Poole Lifeboat Remembers D Day
‘Years do not diminish the sacrifices made,past present and future, we will remember’
That was the message from the Poole Lifeboat family on Sunday (June 2) who gathered at St James’ Church in the heart of Poole, where 75 years ago the US Coastguard crews came to worship, many miles from home and they left a memento, one of their own flags, the stars (48) and stripes which hangs in the Church today, turn your head up and look at it and remember the crews who in the words on their memorial plaque ‘appreciated the kindness of the people of Poole’
A few weeks prior to D Day, President Franklin D. Roosevelt and Churchill agreed that Operation Neptune (the naval part of Operation Overlord) needed a rescue flotilla. Sixty wood-hulled 83-footers were selected and each cutter was transported “piggy-back” on the decks of the Liberty Ships across the Atlantic.
The patrol boats, each 83 feet long, were designed for anti-submarine patrol, coastal search and escort, but had been modified as rescue craft. The wooden, gasoline-powered cutters, vulnerable to incendiary shells, were nicknamed the ‘Matchbox Fleet.’.
On June 6, 1944, the weather broke and the call came, the Cutters along with many vessels from Poole crossed the English Channel silently slipping anchor, stealthily making their way through the harbour, a steady stream off to France.
Poole Lifeboat family followed their flag and walked alongside the Reverend Lucy Holt towards the Quay, stopping for a moment at the Operation Overlord plaque which is on the wall of the Custom house close to the Old Coastguard building. A moment for reflection, envisaging the hustle and bustle of preparation in those dark days of war, onwards along the quay thinking about the influx of troops, the tension building as the D Day invasion became imminent, but for most apprehension at that time, not knowing what lay ahead.
We stopped at the Dolphin Quays where the D Day plaque, which incorporates symbols from all of the Armed Services, is on the wall, it was specially commissioned to commemorate the 50th anniversary.
Then as we way walked towards the US Coast Guard memorial the lifeboats in the slipway and the solemn crews lined up from Poole Lifeboat and Poole Coastguard Search and Rescue team, it was a visualisation that echoed, the courageous spirit and courage of the crews of the Cutters
A short service led by Reverend Lucy, where a wreath and flowers were laid upon the memorial followed by prayers and reflection. ‘The Last Post’ poignantly played by Harry Bassett, heads dropped in respect for the two minutes silence, only the lifeboat flags fluttering in the gentle breeze as the clock is stopped to remember and focus on those all-too-many, lives that never had a chance of fulfilment. We reflect on the horror of war and the sacrifices people made and we resolve to never let it happen again.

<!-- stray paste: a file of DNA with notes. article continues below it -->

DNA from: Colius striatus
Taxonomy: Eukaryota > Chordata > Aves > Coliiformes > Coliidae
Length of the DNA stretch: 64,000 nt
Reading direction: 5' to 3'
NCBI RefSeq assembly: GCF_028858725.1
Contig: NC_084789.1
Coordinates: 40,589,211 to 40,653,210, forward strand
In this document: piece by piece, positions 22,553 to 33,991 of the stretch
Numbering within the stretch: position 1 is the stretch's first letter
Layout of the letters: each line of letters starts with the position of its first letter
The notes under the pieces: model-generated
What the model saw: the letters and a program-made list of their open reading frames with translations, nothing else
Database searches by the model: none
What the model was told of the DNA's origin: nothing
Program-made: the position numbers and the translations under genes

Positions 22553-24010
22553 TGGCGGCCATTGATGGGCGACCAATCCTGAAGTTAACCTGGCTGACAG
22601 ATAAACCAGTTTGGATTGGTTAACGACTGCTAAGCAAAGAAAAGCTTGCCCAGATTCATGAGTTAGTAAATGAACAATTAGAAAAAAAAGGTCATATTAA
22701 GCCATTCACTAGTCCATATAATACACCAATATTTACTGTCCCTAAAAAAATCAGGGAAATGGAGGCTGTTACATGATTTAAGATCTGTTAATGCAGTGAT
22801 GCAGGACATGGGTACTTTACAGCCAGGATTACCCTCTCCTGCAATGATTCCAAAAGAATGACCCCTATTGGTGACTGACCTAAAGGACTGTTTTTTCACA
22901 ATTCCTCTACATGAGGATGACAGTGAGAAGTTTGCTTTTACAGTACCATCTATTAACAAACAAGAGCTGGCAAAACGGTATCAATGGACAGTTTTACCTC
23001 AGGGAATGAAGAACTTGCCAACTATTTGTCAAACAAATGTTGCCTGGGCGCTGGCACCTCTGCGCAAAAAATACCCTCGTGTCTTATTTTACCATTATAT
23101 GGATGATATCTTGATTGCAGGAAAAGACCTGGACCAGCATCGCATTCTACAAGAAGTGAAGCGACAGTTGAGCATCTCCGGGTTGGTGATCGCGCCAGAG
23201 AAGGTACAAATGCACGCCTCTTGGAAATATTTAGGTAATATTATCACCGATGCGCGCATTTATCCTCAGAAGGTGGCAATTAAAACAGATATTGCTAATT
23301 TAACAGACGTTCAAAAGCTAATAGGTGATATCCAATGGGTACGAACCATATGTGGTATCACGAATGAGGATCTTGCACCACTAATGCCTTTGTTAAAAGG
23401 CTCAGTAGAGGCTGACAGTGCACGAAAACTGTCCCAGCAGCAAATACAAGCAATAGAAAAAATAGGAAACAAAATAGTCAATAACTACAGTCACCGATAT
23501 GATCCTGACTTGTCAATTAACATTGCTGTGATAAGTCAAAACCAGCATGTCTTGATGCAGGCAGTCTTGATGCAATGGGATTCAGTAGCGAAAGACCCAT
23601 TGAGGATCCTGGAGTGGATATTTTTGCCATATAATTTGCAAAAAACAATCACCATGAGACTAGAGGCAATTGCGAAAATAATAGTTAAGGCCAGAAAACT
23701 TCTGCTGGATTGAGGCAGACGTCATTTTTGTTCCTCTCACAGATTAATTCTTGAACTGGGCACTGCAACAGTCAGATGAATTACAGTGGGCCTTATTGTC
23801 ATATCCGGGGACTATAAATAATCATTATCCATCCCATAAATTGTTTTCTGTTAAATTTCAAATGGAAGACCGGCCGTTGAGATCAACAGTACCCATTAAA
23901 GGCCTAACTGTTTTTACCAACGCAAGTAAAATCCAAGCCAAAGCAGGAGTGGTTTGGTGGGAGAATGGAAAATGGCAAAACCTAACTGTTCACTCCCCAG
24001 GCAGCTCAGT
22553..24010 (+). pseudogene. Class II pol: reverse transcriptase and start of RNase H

They shall not grow old as we who are left grow old.
Age shall not weary them, nor do the years condemn.
At the going down of the sun and in the morning, we will remember them.
The lifeboat crews then took the wreath out to sea and let it drift off with the tide in the Swash Channel, following the passage that the 60 Cutters took some 75 years ago.
The Cutters of Rescue Flotilla One saved more than 400 men on D-Day alone and by the time the unit was decommissioned in December 1944 they had saved 1,438 people and a small part of them will always be in Poole, 75 years on we remember D Day and the pivotal moment in our history, and think about the 156,000 allied troops who landed on the beaches of Normandy, many never came home but will always be remembered.
The words of our RNLI founder Sir William Hillary come to mind ‘With Courage nothing is impossible’ they were fighting for freedom, the right to live and the right for our futures, thank you, we will never forget
Key facts about the RNLI
The RNLI charity saves lives at sea. Its volunteers provide a 24-hour search and rescue service around the United Kingdom and Republic of Ireland coasts. The RNLI operates 238 lifeboat stations in the UK and Ireland and more than 240 lifeguard units on beaches around the UK and Channel Islands. The RNLI is independent of Coastguard and government and depends on voluntary donations and legacies to maintain its rescue service. Since the RNLI was founded in 1824, its lifeboat crews and lifeguards have saved over 142,700 lives.